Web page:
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Leadership – Your Most Important Task

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Leadership - Your Most Important TaskSome of the greatest leaders in history are largely unknown. Why? Because those leaders learned to work with and thru people, encouraging them to take initiative and action on their own. Leadership is all about style and behavior while focusing on four main areas of operations efficiency, planning, organization, execution and control. A failure to get the work accomplished on time with the expected quality is always a failure in leadership. Leading people will always be your most important task. Your diagnostic skill and product knowledge are valued, but you’re now measured by the success of those you lead. You must learn to depend on those you lead for the completion of the work. When you lead effectively there’s little need to micro manage!

Leadership must come from within you. You’re appointed a manager or supervisor but few managers and supervisors become leaders. A leader exists when others willingly follow their lead. In general, reaching established goals through the management of willing staff is leadership. Leadership must be displayed under a wide variety of circumstances. Consistency is key. Leadership is never a function of command, it is earned. So what’s expected of you as a leader, there are a few pre-requisites?

Staff expect you to know the job, understand company policies, objectives & methods and have an open mind. Leadership is a two way street.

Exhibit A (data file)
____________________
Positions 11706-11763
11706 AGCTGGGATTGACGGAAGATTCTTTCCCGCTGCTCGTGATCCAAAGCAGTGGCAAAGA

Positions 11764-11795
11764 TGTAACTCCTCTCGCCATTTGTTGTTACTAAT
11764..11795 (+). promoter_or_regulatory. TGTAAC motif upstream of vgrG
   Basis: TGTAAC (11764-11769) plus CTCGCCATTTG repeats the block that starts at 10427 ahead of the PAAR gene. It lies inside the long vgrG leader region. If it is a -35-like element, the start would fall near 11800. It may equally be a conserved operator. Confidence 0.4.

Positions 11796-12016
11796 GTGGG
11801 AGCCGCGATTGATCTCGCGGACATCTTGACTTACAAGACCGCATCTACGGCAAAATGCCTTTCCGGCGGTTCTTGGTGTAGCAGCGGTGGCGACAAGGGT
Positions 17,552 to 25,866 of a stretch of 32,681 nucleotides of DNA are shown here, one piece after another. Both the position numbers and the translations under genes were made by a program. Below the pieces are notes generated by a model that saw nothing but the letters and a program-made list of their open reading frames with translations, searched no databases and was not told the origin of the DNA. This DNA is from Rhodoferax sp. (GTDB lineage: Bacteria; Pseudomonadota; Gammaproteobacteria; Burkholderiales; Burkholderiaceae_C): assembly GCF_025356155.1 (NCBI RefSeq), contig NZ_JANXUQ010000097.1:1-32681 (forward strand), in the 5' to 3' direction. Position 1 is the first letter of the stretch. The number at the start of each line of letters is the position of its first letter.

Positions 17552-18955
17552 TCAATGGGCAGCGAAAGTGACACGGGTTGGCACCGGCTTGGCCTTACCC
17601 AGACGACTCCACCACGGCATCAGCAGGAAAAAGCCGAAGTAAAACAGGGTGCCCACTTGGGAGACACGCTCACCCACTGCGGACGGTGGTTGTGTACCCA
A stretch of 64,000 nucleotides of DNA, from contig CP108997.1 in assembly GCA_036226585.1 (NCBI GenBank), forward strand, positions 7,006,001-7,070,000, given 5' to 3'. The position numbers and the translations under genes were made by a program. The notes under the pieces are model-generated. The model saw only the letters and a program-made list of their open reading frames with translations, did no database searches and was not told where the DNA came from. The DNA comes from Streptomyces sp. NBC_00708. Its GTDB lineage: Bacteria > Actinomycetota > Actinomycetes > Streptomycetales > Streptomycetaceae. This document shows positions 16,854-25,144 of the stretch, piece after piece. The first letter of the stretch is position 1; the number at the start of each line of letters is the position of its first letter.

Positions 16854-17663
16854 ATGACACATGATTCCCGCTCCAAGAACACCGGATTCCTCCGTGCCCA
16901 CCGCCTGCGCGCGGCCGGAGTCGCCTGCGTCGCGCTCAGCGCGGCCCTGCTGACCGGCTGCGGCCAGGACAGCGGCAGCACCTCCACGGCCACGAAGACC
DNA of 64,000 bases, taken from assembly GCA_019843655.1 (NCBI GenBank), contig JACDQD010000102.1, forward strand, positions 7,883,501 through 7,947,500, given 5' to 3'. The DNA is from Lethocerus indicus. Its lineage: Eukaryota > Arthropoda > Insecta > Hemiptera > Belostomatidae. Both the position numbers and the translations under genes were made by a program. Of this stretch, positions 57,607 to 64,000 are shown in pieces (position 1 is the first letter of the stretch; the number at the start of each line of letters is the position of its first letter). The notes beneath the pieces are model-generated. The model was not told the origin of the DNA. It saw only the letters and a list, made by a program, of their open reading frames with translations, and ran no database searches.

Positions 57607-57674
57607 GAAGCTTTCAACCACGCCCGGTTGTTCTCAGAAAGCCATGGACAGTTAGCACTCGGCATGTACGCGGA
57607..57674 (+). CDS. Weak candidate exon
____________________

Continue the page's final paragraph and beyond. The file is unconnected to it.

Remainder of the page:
The most common objectives of leadership include: Getting work done willingly by others, developing and maintaining a high level of productivity, insuring quality output at the desired quantity and near constant improvement. To accomplish this, you must have knowledge of your staff’s needs and be sensitive to their feelings and reactions. Once you understand people you can better communicate to them. One size doesn’t fit all. Leadership is oriented toward them first and foremost. It must take into account their aspirations and capabilities. A true leader must view all things in perspective! You must learn to relate to the company and those supervised objectively under varying conditions. No one can be allowed to benefit at the expense of another. There are always opposing forces within a company. Those forces must be considered intelligently, interrelationships will always exist.

On the subject of interrelationships, it’s important to understand how your leadership style relates to those above and below you within the company. If you’re naturally authoritative and autocratic, you’ll garner immediate support from above. Unfortunately, those you supervise will be overly dependent on you and full of resentment, leading to staff turnover. If you tend to be passive and excessively democratic, staff will love you but you’ll soon be looking for a job. If you lead on a consultative basis, adjusting to the circumstances and people involved, you’ll increase staff participation and motivation. Leaders recognize that people don’t work for them. They work with and through staff. Accomplishments are always a joint effort and never of the leader alone.